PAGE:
11 January 2024

Reconnecting with Modoc with a New Opportunity

Written by: Cody Tiffany

As I finished my time in the Army, I was looking for an opportunity to take me back home. I had almost given up hope on anything GIS related when I stumbled upon this internship. What an opportunity. With Alturas being such a remote, tight knit community, I did not feel there was going to be any desire for my skillset, but alas, Modoc National Forest and the Hispanic Access Foundation welcomed me in with open arms and big aspirations.

The first few months of the internship has introduced me to trails and road bridges on the forest. During my first week, I was reintroduced to the Warner Mountains and some of the trails spread throughout the forest. I was invited to inspect the work completed on the East Creek Trail with the Trails Crew. This trail had been inaccessible for over 20 years due to the Blue Fire in 2001, which destroyed the trail and it had overgrown with brush and trees since then. The forest partnered with Cal Fire to bring the trail back to life by granting temporary use of chainsaws in the Wilderness. During the hike, the Trails Lead, Joshua, informed me of the recreation opportunities that this trail as well as many others in the area provide to the public. East Creek Campground is an equestrian campground, and the trail connects to Poison Flat Trail and the Summit Trail.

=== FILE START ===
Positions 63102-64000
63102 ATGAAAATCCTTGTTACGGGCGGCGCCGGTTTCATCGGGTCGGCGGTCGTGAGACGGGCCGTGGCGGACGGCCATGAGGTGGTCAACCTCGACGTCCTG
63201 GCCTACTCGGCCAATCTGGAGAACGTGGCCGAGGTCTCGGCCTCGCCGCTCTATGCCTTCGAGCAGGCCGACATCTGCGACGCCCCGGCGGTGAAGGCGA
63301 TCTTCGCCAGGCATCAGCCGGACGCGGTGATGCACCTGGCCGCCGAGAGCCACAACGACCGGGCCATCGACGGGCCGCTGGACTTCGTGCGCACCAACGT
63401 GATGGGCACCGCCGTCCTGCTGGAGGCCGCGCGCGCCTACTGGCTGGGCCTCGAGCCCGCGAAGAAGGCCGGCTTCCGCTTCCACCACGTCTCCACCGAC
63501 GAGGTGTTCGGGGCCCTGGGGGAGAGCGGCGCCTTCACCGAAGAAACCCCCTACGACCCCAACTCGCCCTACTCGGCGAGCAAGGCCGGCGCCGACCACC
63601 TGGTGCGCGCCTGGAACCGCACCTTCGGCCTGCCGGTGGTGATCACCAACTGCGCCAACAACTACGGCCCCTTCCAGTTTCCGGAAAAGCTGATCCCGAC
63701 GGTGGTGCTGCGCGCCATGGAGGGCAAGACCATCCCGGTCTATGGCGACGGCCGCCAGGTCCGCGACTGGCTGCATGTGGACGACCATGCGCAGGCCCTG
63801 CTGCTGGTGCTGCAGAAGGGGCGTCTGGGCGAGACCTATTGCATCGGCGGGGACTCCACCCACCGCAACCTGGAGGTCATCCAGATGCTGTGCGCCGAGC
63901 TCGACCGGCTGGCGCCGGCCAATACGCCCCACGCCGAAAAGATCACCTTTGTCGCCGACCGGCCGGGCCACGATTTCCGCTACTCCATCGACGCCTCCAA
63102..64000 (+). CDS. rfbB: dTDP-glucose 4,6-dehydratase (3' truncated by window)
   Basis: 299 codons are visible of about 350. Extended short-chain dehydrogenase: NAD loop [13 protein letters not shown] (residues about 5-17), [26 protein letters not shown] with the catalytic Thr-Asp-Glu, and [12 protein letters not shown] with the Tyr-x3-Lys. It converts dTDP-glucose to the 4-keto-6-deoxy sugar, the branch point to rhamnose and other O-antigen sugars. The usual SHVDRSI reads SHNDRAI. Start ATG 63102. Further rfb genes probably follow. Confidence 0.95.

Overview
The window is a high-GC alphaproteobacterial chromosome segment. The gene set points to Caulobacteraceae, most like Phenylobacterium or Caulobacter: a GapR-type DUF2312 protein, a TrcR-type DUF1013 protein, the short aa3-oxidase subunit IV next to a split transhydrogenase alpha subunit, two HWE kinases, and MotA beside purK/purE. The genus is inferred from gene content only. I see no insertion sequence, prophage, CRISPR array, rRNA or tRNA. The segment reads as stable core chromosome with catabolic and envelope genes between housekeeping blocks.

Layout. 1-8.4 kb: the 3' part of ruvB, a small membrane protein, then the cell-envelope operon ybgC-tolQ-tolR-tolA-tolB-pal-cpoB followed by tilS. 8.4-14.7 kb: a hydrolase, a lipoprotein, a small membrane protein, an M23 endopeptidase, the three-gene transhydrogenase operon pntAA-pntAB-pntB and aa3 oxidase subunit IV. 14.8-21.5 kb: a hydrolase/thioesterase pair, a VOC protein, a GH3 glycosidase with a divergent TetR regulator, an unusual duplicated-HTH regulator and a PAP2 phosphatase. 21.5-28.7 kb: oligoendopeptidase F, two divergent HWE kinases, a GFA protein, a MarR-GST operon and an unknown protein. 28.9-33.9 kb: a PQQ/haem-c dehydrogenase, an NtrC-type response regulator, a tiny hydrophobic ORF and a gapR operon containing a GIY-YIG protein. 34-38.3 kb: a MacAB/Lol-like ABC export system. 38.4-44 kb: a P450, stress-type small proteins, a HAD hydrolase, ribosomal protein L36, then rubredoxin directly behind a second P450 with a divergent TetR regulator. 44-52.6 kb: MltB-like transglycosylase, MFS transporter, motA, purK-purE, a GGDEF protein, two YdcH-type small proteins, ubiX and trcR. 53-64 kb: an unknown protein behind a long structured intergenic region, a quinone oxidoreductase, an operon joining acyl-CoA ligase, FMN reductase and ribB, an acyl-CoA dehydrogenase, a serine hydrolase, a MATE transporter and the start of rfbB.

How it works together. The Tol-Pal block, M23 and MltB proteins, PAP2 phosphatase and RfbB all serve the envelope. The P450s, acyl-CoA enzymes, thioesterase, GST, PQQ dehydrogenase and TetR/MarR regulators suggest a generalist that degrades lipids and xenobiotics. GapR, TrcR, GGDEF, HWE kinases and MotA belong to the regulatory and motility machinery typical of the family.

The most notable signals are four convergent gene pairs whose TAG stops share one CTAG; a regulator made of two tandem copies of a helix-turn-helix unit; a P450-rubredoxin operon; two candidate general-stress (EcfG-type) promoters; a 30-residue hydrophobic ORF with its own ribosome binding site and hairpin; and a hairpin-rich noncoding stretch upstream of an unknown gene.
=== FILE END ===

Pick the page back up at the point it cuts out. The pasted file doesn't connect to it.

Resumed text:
During the next few weeks, I went out with the engineering crew to conduct biennial bridge inspections for 11 of the 14 road bridges. I learned about the different bridge construction types in the Modoc and assisted the team by inspecting the concrete for delamination. This process was done by look, feel, and sound by dragging a chain across the deck of the concrete and listing for a hollow metallic sound. After inspecting the deck, superstructure, and substructure, we measured the cross-sections of the bridges. I operated the leveling rod and ensured accurate measurements at five-foot intervals and the thalweg to input into the inspection report. Lastly, I uploaded all the data from the reports into the Natural Resource Management database and updated the GIS layer for proper positioning of the bridge point.

Being back in Modoc has been an adjustment for me and my family, but I appreciate the community for welcoming me back so quickly. I am grateful for this opportunity through the Hispanic Access Foundation to bring me back to my hometown. After exploring some of the forest, I have been able to fall in love with the area all over again and relive some of my youth. 

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Hispanic Access Foundation connects Latinos and others with partners and opportunities to improve lives and create an equitable society.

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